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Peter Mantas, CIO of Logos LP. Experienced investor seeking value in the global capital markets. I aim to identify quality global businesses trading at a discount. Twitter: https://twitter.com/Logos_LP
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  • Emerging Markets Represent An Opportunity For The Value Investor 0 comments
    Jun 15, 2014 9:07 PM | about stocks: EWZ, EIDO, TUR, SPY

    Over the past 12 months, the US stock market - as measured by the MSCI US Equity Index - has risen about 16% and is dancing around all-time highs. Overseas the picture is a bit less clear cut. Europe overall has moved up about 16%, Japan 0.13%, China about 1.3% and Emerging markets roughly 2%.

    Based on data supplied by FactSet, a financial analytics firm, the US equity market is now among the most expensive in the world when you compare stock prices to company fundamentals such as per-share earnings, dividends and net assets.

    Furthermore, emerging economies are expected to grow two to three times faster than developed nations like the US, according to International Monetary Fund estimates.

    Is it time to jump into emerging markets? Or is America a safe house against world uncertainty thus wholly deserving of the lofty valuations commanded by its companies?

    Well, according to JP Morgan Asset Management now is one of the best times in history for investors to buy into less mature economies. The bank has gone so far as to predict that emerging markets will rise by 10% or more in the coming 12 months. This pop would reverse recent losses and offer a solid gain.

    Although we don't feel comfortable making such predictions we do share the Bank's optimism as emerging market shares are very cheap against book value. For example, the MSCI Emerging markets index which is made up of shares of the biggest companies in these regions is currently trading at a price to book ratio of below 1.5 which is the lowest it has been since 2007.

    Interestingly, research by JP Morgan has found that since 1995 each time this valuation has dipped below 1.5 the stock market in the next 12 months has tended to deliver returns above 10%.

    This occurred in both July 1996 and November 2002, when emerging markets suffered an ugly setback. Shares rose by 27% and 30% respectively in the following 12 months.

    In fact these low valuations are totally out of step with fundamentals. In a recent article in Fortune Shawn Tully points out that:

    "These countries have younger populations and a greater abundance of natural resources than the developed countries of Europe and North America. The BRICs -- Brazil, Russia, India, and China -- generate 22% of the world's GDP, and owe only 5% of the sovereign debt.

    By contrast, the developed countries control 62% of global output, and pay interest on 90% of the government bonds. With fast-growing workforces and ample supplies of crops and minerals, the developing countries are in a stronger position to cover their future interest burdens, and hence channel more of their future growth into private investment, than many western nations are. Few developing nations shoulder total debt exceeding 50% of GDP. For the emerging economies, Brazil is a huge borrower with debt to GDP of around 68%. By contrast, most of the big western economies -- including France, Italy, the U.K., and Germany -- carry burdens of between 80% and well over 100%. Japan's ratio, for that matter, tops 200%."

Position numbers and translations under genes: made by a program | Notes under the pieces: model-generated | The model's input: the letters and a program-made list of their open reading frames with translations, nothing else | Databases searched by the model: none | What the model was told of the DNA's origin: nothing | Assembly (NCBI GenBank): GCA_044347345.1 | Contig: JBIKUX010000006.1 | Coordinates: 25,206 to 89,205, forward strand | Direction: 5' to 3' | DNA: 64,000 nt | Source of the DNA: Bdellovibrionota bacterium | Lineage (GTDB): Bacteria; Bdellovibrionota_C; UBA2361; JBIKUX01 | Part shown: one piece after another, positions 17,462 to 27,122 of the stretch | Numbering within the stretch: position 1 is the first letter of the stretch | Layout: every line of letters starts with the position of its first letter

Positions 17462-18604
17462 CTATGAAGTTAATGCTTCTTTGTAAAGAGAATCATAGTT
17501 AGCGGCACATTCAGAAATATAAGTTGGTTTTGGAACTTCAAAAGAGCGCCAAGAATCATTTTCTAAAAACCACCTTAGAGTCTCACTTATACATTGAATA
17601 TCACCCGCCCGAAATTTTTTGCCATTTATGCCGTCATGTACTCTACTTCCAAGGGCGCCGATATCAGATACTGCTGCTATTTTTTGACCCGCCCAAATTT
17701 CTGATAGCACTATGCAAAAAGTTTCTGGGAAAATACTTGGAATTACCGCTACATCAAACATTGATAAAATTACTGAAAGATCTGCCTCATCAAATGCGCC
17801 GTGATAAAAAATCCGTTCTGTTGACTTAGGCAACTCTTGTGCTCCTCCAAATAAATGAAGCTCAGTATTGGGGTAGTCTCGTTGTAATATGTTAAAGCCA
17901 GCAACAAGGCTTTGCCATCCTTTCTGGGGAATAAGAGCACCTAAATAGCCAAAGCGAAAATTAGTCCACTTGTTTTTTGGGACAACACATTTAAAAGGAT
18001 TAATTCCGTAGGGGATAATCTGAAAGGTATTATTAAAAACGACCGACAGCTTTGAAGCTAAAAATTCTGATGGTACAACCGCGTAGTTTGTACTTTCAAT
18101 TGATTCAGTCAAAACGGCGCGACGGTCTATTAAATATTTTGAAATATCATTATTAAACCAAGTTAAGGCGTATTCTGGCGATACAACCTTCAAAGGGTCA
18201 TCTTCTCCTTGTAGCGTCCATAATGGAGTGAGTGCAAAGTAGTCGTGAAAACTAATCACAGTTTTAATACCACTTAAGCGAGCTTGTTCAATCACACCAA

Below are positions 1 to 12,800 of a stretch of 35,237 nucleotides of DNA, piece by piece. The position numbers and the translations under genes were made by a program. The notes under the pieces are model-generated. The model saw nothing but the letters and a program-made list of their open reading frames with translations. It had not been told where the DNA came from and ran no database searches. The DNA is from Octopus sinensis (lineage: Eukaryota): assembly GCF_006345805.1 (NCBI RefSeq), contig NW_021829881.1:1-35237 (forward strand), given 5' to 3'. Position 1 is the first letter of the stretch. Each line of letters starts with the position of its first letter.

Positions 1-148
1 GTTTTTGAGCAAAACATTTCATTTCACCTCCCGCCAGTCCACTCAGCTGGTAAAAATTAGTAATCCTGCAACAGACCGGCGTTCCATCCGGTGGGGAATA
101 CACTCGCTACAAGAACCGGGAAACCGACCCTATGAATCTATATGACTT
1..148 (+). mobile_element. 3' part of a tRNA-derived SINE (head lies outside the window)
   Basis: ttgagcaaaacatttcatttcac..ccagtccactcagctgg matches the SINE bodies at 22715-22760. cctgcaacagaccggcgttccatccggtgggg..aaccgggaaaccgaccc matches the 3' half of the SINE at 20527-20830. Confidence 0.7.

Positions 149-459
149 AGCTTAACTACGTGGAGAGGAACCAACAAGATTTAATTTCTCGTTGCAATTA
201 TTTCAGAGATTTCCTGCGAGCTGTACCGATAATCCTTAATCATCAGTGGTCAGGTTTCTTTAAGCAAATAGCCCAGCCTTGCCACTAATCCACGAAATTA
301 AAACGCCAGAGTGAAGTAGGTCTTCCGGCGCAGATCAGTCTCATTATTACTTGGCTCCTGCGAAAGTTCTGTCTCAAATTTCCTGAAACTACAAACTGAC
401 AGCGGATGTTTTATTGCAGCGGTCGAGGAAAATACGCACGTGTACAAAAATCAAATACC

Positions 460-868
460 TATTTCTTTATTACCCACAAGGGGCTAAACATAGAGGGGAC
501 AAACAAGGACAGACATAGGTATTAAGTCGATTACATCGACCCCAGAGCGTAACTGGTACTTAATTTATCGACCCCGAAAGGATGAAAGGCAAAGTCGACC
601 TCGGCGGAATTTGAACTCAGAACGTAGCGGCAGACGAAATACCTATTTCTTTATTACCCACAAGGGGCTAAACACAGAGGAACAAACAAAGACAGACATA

What about the risks of exposure to emerging markets?

    At present there is certainly a fear that emerging markets are not the answer. Aside from the normal risks such as political instability, market volatility, liquidity concerns, poor corporate governance and foreign exchange rates, investors of late have been concerned about China's slowdown and surging inflation in India, Argentina and Turkey. Nevertheless, the main popular concern are the potential effects of the US Federal Reserve's "tapering". Investors fear that "tapering" and rising US interest rates will cause capital to flow out of emerging economies as cheap yield hungry capital will be on the decline.

    If money rushes out of emerging economies the value of their currencies could be depressed which can cause damage. Nevertheless, there may be a silver lining as the value of currencies would be determined by market forces which could in turn help export competitiveness.

    The bottom line:

    With such attractive valuations, it should not come as a surprise that in 2014 the best performing markets are as follows:

    Best Performing Markets of 2014 Ticker YTD

    Market Vectors Egypt ETF EGPT 26%

    iShares MSCI Indonesia ETF IDO 23%

    iShares MSCI Philippines ETF EPHE 15%

    iShares MSCI Thailand Capped ETF THD 11%

    iShares MSCI Turkey ETF TUR 10%

    iShares MSCI India Index ETF INP 8%

    iShares MSCI Brazil ETF EWZ 6%

    *Data as of May 27th

    Although, based on the risk factors outlined above, these markets should be considered risky and some would go so far as to say that such picks represent contrarian plays, we contend that the risks are over exaggerated. It should be remembered that one of the reasons why US companies have done so well in the last 12 months is due to the growth in non-US markets and thus if one can stomach some volatility, emerging markets should make up at least a small proportion of any value investor 's portfolio as low valuations today can lead to higher investment returns over time.

    -Matthew Castel, Head of Strategy and Investor Relations

    Disclosure: The author has no positions in any stocks mentioned, and no plans to initiate any positions within the next 72 hours.

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